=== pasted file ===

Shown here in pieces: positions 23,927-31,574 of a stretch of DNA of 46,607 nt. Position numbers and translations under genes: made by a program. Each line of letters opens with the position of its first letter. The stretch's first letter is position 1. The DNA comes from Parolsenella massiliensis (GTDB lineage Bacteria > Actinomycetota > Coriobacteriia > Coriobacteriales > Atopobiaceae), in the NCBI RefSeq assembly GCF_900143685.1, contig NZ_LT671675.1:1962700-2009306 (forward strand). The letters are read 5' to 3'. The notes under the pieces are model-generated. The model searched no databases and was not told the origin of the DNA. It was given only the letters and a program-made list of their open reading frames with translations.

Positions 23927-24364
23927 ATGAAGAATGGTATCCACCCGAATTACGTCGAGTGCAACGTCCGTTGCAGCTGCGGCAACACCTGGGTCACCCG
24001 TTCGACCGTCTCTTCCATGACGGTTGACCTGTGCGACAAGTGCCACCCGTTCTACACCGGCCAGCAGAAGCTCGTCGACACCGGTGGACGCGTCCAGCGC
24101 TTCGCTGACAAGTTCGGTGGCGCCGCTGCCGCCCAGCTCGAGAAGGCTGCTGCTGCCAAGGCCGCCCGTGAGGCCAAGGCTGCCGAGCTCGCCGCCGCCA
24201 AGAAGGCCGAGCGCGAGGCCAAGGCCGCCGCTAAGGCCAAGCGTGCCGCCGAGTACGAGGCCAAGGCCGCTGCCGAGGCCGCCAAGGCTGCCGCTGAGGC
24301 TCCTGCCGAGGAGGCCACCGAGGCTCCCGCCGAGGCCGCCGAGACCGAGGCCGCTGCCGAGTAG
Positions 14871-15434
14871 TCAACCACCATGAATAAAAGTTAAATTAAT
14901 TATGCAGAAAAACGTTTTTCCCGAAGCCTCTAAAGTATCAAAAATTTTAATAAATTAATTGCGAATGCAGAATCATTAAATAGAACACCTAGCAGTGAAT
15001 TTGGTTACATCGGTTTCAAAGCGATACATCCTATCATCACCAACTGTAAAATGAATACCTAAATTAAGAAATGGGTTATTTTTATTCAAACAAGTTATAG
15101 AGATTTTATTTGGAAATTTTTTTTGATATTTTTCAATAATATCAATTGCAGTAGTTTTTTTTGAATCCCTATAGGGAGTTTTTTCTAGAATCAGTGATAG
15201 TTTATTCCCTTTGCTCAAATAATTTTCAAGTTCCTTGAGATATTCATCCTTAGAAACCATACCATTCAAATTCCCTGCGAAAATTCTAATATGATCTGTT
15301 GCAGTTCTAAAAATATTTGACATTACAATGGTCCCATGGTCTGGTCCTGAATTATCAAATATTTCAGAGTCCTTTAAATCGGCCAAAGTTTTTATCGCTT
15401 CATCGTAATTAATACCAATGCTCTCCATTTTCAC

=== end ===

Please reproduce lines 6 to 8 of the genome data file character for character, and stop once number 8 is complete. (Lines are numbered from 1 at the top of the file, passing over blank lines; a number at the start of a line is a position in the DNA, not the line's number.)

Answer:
24201 AGAAGGCCGAGCGCGAGGCCAAGGCCGCCGCTAAGGCCAAGCGTGCCGCCGAGTACGAGGCCAAGGCCGCTGCCGAGGCCGCCAAGGCTGCCGCTGAGGC
24301 TCCTGCCGAGGAGGCCACCGAGGCTCCCGCCGAGGCCGCCGAGACCGAGGCCGCTGCCGAGTAG
Positions 14871-15434